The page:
A couple of interesting articles have caught my eye in the last 24 hours: a reflective interview with Nick Carr 10 years after his bombshell HBR article IT doesn’t matter, and a piece on ZDNet capturing the CIO zeitgeist on what’s concerning them today.
My take on Carr’s original article, written on the cusp of the start of the Cloud computing revolution, roughly boiled down to “managing boxes in server rooms preoccupies most IT departments and that isn’t of any real value in the future”. I personally don’t think any of that has changed.
IT as a function is caught between a rock and a hard place: it wants to be seen as a crucial part of a business’ strategic outlook, but is left tending risks, data, compliance. Look at the ZDNet article: how much of the top list is focused on limiting and controlling people from doing things, and how many of the latter list are really strategic? I’m sorry, but if stopping IT being regarded as a commodity is regarded as being a core part of any CIO’s strategy, then they really need to look up the meaning of the word. (OK – so it was the journalist who made those categorizations – but nonetheless…)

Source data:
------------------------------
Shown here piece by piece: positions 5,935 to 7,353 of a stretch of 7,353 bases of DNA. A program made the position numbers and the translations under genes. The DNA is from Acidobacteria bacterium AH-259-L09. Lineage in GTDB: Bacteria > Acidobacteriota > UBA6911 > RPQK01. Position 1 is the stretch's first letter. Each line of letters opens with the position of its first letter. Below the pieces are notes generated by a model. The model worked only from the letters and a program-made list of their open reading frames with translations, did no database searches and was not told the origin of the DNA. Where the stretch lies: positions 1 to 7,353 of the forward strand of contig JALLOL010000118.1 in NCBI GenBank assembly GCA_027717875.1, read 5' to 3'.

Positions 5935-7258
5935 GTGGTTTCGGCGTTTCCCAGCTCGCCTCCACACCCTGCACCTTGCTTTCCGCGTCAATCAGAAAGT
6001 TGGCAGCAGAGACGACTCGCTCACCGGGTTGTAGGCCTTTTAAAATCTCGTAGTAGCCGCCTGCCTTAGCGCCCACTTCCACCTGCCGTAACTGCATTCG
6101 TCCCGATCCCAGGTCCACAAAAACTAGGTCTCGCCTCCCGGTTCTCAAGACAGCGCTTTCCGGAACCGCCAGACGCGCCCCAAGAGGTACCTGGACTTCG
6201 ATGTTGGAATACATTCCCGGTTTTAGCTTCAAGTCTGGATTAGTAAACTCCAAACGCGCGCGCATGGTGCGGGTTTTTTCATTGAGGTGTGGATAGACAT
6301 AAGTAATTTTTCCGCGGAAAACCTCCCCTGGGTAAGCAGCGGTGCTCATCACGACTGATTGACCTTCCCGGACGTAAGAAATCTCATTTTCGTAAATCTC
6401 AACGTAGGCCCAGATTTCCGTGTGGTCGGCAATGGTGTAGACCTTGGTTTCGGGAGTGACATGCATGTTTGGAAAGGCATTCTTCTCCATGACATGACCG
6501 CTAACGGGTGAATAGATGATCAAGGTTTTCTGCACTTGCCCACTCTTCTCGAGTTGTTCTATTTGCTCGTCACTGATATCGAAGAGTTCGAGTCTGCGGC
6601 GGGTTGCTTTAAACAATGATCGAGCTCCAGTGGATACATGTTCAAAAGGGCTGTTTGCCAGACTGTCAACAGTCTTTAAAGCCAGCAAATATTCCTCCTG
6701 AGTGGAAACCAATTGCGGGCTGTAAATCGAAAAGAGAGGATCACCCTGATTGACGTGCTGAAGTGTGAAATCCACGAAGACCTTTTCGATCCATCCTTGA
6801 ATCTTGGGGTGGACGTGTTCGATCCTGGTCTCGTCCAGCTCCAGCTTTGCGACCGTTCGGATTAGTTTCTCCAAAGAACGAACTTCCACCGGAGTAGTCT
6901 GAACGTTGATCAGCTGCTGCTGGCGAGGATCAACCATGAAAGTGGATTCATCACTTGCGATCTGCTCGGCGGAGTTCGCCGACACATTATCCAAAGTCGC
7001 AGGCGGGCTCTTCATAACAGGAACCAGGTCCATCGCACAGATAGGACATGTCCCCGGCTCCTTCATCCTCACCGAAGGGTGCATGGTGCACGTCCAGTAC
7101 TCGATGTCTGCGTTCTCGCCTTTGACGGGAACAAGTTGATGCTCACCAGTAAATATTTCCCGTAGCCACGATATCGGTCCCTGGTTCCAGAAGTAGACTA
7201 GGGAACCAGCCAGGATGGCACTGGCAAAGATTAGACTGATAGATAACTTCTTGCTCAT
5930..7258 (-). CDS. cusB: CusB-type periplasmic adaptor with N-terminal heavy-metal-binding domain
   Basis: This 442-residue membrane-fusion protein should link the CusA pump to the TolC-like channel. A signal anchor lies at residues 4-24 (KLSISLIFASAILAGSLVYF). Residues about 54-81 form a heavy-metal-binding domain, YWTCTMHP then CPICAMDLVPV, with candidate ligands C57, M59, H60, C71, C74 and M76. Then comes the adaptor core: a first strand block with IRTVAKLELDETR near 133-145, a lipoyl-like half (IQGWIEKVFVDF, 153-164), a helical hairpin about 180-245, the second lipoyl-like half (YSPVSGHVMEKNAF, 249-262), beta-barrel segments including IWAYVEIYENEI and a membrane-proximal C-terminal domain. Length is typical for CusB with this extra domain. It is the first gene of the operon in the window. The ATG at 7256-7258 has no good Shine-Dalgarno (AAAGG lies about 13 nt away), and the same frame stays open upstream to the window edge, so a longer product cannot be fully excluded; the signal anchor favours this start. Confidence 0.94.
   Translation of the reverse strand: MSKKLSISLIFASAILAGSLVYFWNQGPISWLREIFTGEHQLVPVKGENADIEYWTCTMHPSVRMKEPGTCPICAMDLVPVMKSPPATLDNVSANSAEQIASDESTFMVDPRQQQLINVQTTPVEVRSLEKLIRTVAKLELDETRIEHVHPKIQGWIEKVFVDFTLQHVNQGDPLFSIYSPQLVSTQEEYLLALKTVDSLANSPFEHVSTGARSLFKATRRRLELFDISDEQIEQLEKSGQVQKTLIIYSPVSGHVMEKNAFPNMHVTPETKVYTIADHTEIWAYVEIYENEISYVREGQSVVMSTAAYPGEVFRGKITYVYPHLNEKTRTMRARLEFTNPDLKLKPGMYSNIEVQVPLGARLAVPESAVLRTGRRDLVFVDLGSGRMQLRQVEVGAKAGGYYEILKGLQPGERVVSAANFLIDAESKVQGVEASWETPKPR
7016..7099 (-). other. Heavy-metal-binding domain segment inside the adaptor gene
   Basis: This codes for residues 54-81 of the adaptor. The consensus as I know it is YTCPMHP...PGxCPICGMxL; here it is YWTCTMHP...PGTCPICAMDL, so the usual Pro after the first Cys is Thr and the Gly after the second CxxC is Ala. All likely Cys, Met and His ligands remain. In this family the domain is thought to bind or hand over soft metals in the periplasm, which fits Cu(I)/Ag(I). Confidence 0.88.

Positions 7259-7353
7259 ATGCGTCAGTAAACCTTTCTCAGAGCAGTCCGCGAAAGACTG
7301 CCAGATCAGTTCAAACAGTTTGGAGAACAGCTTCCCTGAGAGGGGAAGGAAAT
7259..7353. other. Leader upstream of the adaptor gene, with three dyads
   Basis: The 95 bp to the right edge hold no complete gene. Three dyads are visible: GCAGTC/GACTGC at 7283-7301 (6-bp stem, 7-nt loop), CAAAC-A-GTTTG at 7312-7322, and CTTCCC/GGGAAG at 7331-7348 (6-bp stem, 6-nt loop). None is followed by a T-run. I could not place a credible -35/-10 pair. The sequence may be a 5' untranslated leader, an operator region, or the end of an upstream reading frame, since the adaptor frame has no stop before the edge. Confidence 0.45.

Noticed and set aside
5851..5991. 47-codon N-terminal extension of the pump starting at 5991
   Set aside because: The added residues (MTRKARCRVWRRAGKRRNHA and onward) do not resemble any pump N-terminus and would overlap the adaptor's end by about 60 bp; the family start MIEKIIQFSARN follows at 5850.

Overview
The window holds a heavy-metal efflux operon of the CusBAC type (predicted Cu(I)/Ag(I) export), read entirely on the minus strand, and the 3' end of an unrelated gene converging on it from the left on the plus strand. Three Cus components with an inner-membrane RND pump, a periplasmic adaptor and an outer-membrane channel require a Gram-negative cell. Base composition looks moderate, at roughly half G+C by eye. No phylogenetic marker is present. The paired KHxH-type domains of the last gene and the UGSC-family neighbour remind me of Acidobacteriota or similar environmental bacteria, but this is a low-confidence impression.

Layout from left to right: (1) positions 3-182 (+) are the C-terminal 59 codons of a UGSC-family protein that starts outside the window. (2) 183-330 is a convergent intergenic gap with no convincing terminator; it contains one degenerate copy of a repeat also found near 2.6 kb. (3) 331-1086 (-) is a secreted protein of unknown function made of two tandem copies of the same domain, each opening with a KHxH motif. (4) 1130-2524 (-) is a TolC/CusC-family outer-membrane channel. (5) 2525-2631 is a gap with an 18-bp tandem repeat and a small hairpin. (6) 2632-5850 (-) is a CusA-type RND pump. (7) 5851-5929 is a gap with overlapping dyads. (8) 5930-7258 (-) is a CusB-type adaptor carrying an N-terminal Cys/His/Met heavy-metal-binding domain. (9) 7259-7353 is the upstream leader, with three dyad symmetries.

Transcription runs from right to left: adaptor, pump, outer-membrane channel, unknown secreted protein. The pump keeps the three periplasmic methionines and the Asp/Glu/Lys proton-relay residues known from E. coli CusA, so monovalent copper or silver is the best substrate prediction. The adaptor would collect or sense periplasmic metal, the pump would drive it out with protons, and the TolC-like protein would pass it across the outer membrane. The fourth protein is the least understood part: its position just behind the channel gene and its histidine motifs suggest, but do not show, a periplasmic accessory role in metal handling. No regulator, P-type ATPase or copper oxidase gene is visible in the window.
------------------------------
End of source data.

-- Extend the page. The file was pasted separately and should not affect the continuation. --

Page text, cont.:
Imagine if you were setting up a business today. Where would “set up the IT department” come in your plans? With a completely green field site, my hunch is that today you just wouldn’t do it.
Green fields are a luxury that most organisations don’t have. But are the decades of cumulative IT wisdom and practice now fit for purpose? IT is important to an organisation; so is facilities management; so is legal counsel. Whilst much of what we have built up in as means of management of IT over the years is of great importance in running services, that’s increasingly Business As Usual. Maybe the bit of IT that wants to be strategic should think about where in organisations it should find a new home (if, indeed it hasn’t already)?